What is Google's Business Model Why Investing in Gold isn't a Good 2 days ago   04:15

Share
The Motley Fool
What comes to mind when you hear the word Google?

Perhaps it’s a number, a search engine, or one of the most powerful companies in the world.

Google’s parent company Alphabet is one of the richest in the world and owns nearly a third of the 50 most popular websites in the US. In this video, we’re going to break down exactly how Alphabet makes its money, and how its business model goes way beyond just delivering fast search results.

Google.com is just one part of a much bigger company known as Alphabet.

Back in 2015, the company created Alphabet to allow for a corporate restructuring that put all of Google’s internet properties in one basket, and the company’s nascent ventures – including biotech, healthcare, and artificial intelligence – in another basket.
Alphabet’s Other Bets like self-driving company Waymo and life sciences arm Verily get a lot of headlines, but they don’t really do much for the business.

In 2018, Alphabet brought in almost $137 billion. The company’s “Other Bets” segment contributed just $600 million in revenue.
All told, the company made over $30B in net income in 2018 and Alphabet’s Google segment did the heavy lifting – but Google is a free search engine, and consumers don’t have to pay anything to use the company’s Maps or YouTube properties either.
So where does all that money come from?

Google has turned the search for information and entertainment into an ad machine that prints money.

70% of Alphabet’s revenue comes from Google search and user activity on platforms like Gmail, Google Maps, Google Play, and YouTube. The vast majority of that money comes from ads.
When you use Google to search for something like wireless headphones, you’re served up refined web results… and advertisements. Same goes for your Gmail inbox.

These ads cost money to tailor and put in front of you, and Google is cashing in on that process every time it happens on its properties AND on some other sites.

Google works hard to make sure ads are as relevant to their users as possible.

The company allows for ad targeting using an auction process based on several variables like advertising bids, quality, and relevance. Bidding takes place quickly and often; many businesses are surprised to find that they need to increase their advertising budgets just to keep up with demand. Naturally, this is good both for Google and for its paying advertisers.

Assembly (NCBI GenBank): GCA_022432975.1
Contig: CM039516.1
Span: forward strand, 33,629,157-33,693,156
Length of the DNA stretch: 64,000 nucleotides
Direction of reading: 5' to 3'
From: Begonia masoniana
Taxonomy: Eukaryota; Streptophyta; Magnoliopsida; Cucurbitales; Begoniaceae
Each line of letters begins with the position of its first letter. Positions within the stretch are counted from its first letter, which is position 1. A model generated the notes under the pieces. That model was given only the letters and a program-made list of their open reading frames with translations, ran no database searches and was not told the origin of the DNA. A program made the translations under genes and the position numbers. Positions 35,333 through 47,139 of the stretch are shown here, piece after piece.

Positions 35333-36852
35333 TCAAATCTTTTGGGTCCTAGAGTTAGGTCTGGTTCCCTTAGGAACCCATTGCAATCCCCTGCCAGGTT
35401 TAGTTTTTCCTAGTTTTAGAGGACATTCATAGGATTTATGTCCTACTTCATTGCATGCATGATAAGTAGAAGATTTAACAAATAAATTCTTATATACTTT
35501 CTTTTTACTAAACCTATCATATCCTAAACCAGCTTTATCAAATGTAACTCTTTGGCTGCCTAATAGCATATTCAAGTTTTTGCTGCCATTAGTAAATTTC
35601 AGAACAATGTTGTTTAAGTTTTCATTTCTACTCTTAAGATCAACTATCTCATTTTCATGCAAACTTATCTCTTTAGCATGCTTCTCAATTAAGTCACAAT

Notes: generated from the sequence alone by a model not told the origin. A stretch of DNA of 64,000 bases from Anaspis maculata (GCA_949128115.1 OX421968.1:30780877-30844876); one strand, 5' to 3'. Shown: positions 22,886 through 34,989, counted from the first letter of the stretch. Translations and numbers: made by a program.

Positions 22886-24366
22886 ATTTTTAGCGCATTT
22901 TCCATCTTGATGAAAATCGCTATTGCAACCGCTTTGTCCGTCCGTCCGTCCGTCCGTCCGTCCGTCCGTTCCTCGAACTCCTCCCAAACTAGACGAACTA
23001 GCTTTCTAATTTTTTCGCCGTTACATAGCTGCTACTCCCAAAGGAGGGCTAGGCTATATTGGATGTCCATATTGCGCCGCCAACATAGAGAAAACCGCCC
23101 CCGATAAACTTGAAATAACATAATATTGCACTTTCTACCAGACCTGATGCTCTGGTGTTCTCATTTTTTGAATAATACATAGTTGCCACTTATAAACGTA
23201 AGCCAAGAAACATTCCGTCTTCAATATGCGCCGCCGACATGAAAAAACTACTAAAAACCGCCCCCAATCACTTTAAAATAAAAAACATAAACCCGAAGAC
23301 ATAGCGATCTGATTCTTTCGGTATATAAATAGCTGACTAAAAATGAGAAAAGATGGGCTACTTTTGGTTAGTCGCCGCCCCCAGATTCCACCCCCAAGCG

Here’s a graphic of how the Google advertising auction process works:

Ads vary in price depending on a keyword’s popularity. For example, a lot of people search Google for professional services like insurance, loans, and attorneys. The demand and the high dollar value of these searchers allows Google to charge more to advertise in these search results. Google will collect around $54 for an ad on with the word “insurance” included in a search, while the average ad spot comes in at around the $1 mark.

But Alphabet’s business model isn’t all about lightning quick advertising auctions. Since the company has built out an arsenal of highly popular software and social sites, including YouTube, Gmail, and Google Play, the company continues to gain new users -- and advertisers -- every single day.

It’s now estimated that Google has about two billion monthly users, which translates to 3.5 billion searches every day. As of 2019, Alphabet has approximately 90% of search engine market share globally.

It might surprise you to learn that more than 50% of that revenue comes from abroad. Even though international search engines like China’s Baidu are successful in their own right, most of the world uses Google.

Alphabet’s product popularity almost seems too big to fathom. Google Chrome remains the U.S.’s most popular web browser. Nearly 2 billion people use Google’s android mobile operating system. 1.5 billion people use G-Mail, making it the world’s most popular email service.

Alphabet’s family of powerhouse apps have shaped the way people find information and consume content. And the money they generate allows the company to test new technology that could shape the future. Alphabet is working on everything from glucose sensing contact lenses to self driving cars.

So advertising is the moneymaker for Alphabet… for now.

------------------------------------------------------------------------
Subscribe to The Motley Fool's YouTube Channel:
http://www.youtube.com/TheMotleyFool
Or, follow our Google+ page:
https://plus.google.com/+MotleyFool/posts

Inside The Motley Fool: Check out our Culture Blog!
http://culture.fool.com
Join our Facebook community:
https://www.facebook.com/themotleyfool
Follow The Motley Fool on Twitter:
https://twitter.com/themotleyfool
MailFootballSoccer

Comments 15 Comments

SRIKANTH SRIDHARAN
Please make a video on Google's accounts payable and receivable systems. To what extent their accounting systems are automated. How payments are disbursed to YouTube Content producers. Their Direct and Indirect tax handling system and return filing system.
Simon Desrochers
can you do Roku :)
Horazon
Great video. Qualcomm plz. AMD too.
SamT
👍
jeffrey dahmere